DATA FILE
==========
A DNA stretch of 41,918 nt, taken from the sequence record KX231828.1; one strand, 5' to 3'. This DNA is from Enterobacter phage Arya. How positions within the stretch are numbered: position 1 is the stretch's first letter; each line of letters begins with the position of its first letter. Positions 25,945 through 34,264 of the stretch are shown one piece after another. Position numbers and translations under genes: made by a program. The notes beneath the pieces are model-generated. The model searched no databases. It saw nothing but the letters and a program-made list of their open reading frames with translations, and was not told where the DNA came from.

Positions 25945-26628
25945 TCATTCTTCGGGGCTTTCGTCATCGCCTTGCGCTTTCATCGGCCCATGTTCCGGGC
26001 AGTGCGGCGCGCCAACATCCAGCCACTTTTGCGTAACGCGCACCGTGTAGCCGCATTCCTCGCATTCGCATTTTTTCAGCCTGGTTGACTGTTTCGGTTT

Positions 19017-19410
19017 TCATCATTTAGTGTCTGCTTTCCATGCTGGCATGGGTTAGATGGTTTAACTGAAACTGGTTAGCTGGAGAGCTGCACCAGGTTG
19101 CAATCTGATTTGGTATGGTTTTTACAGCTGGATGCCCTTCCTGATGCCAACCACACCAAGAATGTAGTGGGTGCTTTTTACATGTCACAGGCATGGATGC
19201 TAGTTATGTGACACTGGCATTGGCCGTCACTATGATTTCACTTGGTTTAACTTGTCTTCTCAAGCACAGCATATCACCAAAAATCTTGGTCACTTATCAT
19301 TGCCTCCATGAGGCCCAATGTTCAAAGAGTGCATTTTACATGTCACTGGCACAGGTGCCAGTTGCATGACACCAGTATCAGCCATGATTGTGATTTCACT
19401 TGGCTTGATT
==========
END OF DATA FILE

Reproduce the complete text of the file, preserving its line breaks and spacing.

A DNA stretch of 41,918 nt, taken from the sequence record KX231828.1; one strand, 5' to 3'. This DNA is from Enterobacter phage Arya. How positions within the stretch are numbered: position 1 is the stretch's first letter; each line of letters begins with the position of its first letter. Positions 25,945 through 34,264 of the stretch are shown one piece after another. Position numbers and translations under genes: made by a program. The notes beneath the pieces are model-generated. The model searched no databases. It saw nothing but the letters and a program-made list of their open reading frames with translations, and was not told where the DNA came from.

Positions 25945-26628
25945 TCATTCTTCGGGGCTTTCGTCATCGCCTTGCGCTTTCATCGGCCCATGTTCCGGGC
26001 AGTGCGGCGCGCCAACATCCAGCCACTTTTGCGTAACGCGCACCGTGTAGCCGCATTCCTCGCATTCGCATTTTTTCAGCCTGGTTGACTGTTTCGGTTT

Positions 19017-19410
19017 TCATCATTTAGTGTCTGCTTTCCATGCTGGCATGGGTTAGATGGTTTAACTGAAACTGGTTAGCTGGAGAGCTGCACCAGGTTG
19101 CAATCTGATTTGGTATGGTTTTTACAGCTGGATGCCCTTCCTGATGCCAACCACACCAAGAATGTAGTGGGTGCTTTTTACATGTCACAGGCATGGATGC
19201 TAGTTATGTGACACTGGCATTGGCCGTCACTATGATTTCACTTGGTTTAACTTGTCTTCTCAAGCACAGCATATCACCAAAAATCTTGGTCACTTATCAT
19301 TGCCTCCATGAGGCCCAATGTTCAAAGAGTGCATTTTACATGTCACTGGCACAGGTGCCAGTTGCATGACACCAGTATCAGCCATGATTGTGATTTCACT
19401 TGGCTTGATT